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Global fossil groundwater resources—the grandkids like hanging out with the grandparents!!!

Global fossil groundwater resources—the grandkids like hanging out with the grandparents!!!

Post by Scott Jasechko, University of Calgary Groundwater is the world’s largest family of fresh and unfrozen water, and its members range from young to old. There are toddler groundwaters recharged more recently than the year ~1960. Our earlier research showed that these modern groundwaters make up only a small share of global groundwater stocks (Ref. 1 and Water Canada). But what of ancient ‘fos ...[Read More]

WaterUnderground

Musical groundwater?

Musical groundwater?

Post by Kevin Befus, University of Wyoming I don’t mean to get your hopes up, but keep them up there. I’m not talking about recording the sonorific excitement that is groundwater flow. And, I’m not talking about the squeak of a pump handle, the gurgling of a spring, the grumble of a generator, or the roar of a drill rig. Rather, I want to share with you some songs that reference groundwater in one ...[Read More]

WaterUnderground

Of Karst! – short episodes about karst

Of Karst! – short episodes about karst

Episode 1 – A different introduction to karst by Andreas Hartmann,  Lecturer in Hydrology at the University of Freiburg Usually, textbooks or lectures start with the theoretical background and basic knowledge of the topic they try to cover. Writing my first contribution to the Water Underground blog I want to take advantage of this less formal environment. I will introduce karst as I and many othe ...[Read More]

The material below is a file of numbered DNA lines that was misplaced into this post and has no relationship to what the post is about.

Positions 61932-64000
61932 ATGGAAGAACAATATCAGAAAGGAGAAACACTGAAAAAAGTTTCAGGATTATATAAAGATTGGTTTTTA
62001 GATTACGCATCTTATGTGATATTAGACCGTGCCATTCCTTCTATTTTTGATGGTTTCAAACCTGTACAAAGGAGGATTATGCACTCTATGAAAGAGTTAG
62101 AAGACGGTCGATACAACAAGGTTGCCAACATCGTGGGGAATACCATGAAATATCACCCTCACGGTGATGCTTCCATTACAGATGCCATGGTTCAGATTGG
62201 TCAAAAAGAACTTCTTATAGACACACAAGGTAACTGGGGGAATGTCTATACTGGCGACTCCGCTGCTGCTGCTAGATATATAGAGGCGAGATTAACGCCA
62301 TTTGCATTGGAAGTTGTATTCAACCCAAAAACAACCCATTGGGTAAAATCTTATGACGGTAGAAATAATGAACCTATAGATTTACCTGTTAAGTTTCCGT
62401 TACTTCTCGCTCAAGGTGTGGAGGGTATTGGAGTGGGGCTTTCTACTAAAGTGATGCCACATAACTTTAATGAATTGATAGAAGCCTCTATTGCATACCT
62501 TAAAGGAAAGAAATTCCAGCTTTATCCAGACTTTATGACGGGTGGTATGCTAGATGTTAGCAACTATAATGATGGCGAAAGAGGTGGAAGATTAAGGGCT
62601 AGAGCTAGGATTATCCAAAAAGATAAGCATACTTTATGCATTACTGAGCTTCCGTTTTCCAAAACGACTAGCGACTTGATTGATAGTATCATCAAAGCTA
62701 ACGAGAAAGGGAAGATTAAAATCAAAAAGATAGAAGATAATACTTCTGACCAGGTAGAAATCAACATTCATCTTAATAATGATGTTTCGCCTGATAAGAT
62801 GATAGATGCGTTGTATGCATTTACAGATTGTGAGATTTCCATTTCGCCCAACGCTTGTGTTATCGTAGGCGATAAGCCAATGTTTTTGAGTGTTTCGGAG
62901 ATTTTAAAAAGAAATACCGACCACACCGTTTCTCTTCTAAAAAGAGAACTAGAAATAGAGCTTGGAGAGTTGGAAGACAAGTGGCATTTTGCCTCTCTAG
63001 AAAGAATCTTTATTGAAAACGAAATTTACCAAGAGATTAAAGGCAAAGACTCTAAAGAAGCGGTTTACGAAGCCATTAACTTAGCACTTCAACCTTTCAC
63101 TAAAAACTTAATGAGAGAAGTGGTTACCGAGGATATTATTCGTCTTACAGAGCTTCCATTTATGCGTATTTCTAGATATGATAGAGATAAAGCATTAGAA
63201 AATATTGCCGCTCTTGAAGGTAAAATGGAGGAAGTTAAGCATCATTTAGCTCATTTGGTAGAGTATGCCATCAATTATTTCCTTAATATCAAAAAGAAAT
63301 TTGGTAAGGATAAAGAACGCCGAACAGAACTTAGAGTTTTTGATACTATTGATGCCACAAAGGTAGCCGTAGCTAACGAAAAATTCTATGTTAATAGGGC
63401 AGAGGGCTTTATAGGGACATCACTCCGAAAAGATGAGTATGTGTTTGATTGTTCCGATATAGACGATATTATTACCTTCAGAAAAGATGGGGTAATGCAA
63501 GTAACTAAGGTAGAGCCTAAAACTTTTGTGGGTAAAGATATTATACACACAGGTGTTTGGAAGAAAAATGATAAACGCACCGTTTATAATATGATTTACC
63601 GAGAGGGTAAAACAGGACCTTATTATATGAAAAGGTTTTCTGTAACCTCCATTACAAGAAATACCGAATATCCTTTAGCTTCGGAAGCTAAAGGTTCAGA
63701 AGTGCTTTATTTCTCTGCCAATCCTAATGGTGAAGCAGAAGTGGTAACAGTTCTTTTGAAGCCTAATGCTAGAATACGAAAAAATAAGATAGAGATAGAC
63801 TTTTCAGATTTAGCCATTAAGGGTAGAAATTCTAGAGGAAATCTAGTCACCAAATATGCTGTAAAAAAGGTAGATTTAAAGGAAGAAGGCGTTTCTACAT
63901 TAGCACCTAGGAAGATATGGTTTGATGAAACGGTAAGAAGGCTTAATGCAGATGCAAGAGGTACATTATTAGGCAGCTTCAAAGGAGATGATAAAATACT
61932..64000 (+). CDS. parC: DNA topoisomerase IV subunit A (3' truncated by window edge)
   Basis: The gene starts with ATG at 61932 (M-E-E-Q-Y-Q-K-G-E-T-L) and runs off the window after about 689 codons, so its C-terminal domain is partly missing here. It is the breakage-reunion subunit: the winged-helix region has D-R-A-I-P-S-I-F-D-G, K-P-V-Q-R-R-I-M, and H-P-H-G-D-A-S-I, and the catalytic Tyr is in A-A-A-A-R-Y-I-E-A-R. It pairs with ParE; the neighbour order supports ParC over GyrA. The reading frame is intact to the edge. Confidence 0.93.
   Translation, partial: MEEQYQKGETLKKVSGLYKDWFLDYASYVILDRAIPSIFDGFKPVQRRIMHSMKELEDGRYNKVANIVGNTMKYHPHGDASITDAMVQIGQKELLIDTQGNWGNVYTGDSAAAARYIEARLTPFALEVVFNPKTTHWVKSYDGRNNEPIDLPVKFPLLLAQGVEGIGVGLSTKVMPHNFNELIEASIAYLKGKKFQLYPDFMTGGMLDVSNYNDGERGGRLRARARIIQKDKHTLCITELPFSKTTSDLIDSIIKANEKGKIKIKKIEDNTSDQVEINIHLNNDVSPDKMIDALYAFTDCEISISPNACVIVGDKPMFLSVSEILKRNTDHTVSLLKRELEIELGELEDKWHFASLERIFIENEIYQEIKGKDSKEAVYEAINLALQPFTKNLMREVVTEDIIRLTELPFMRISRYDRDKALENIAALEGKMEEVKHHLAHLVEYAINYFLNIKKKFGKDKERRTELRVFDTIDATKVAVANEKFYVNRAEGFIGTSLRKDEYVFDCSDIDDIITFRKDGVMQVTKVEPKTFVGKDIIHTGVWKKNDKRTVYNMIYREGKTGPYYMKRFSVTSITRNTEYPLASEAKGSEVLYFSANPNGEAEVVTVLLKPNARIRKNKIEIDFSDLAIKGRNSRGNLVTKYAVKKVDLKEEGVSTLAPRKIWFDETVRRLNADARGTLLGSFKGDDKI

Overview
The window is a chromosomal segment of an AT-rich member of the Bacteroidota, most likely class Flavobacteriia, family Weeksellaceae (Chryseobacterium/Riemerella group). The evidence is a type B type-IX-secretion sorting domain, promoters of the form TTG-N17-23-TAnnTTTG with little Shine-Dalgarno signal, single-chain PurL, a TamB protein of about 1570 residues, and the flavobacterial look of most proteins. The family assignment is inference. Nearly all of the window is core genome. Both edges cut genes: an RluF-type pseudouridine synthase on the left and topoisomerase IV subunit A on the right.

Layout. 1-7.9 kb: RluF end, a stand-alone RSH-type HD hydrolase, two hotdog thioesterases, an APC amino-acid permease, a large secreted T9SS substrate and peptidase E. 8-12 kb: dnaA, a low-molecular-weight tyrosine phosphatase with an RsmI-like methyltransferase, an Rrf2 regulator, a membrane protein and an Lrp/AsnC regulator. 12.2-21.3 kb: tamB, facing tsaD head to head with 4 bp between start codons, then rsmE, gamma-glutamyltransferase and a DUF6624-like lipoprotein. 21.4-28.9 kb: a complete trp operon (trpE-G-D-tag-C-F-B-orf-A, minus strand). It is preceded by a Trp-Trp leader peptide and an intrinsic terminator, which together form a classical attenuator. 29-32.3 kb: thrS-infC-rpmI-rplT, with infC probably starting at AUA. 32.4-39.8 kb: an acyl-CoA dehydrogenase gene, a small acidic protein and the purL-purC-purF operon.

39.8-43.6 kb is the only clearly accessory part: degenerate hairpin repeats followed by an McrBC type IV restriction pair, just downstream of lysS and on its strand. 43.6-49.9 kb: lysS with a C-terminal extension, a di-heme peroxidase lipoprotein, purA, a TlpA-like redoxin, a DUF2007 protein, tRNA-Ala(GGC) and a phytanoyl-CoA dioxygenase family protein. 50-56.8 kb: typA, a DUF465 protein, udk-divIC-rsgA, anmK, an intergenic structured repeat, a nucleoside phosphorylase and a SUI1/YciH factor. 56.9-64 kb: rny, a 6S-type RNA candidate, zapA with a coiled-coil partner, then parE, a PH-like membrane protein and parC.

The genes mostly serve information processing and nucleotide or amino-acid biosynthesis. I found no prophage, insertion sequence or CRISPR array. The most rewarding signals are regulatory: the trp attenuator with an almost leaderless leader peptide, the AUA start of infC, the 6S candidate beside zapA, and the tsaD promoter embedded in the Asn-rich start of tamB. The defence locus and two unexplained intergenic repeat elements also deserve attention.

Geology for Global Development

New Articles – Social Geoscience and Sustainable Development

New Articles – Social Geoscience and Sustainable Development

We’d like to bring your attention to two new publications, relevant to the theme of this blog. These publications share some common themes, including emphasising the significant role for geoscientists in sustainable development, and enhancing the skills training of geoscientists to support effective and positive engagement. For further information on either of these articles, please contact ...[Read More]

WaterUnderground

What is the volume (in kegs) of groundwater is stored on earth?

What is the volume (in kegs) of groundwater is stored on earth?

Last week I gave a ‘blue drinks’  presentation for a networking evening for the Victoria chapter of the Canadian Water Resources Association entitled “How much groundwater is on earth?” based on our paper from Nature Geoscience last year. Since the night was hosted at Philips Brewery, an awesome local brewery (who makes Blue Buck, the perfect blue drink, and lots of other g ...[Read More]

GeoSphere

Emerging Contaminants: The Rough Teenagers

Emerging Contaminants: The Rough Teenagers

In geochemistry I see the term “bad actors” used more often than it should be to describe well-known environmental contaminants. “Bad actors” refers to contaminants we see frequently in the environment and know have significant environmental or human health effects. Think mercury, nitrates, lead, arsenic, sulphur dioxide, etc. However, this article is on the up and coming c ...[Read More]

WaterUnderground

Research mini-conference in fourth year groundwater class

Research mini-conference in fourth year groundwater class

Fourth year and graduate students led a fun mini-conference during class in Groundwater Hydrology (CIVE 445, Civil Engineering at University of Victoria) yesterday. Local consulting and government hydrogeologists joined, making the students both nervous and excited to be presenting to professionals with up to forty years of groundwater experience. The presentations were the culmination of a term-l ...[Read More]

WaterUnderground

WTF of the WTF method

WTF of the WTF method

by Tara Forstner, University of Victoria I recently wrote a term paper for one of my graduate classes on the limitations of the water table fluctuation (WTF) method, and I have to say, WTF! Techniques using groundwater level fluctuations as a means of calculating recharge are very common. With observation well hydrographs and precipitation data, this method can be applied quite simply, requiring n ...[Read More]

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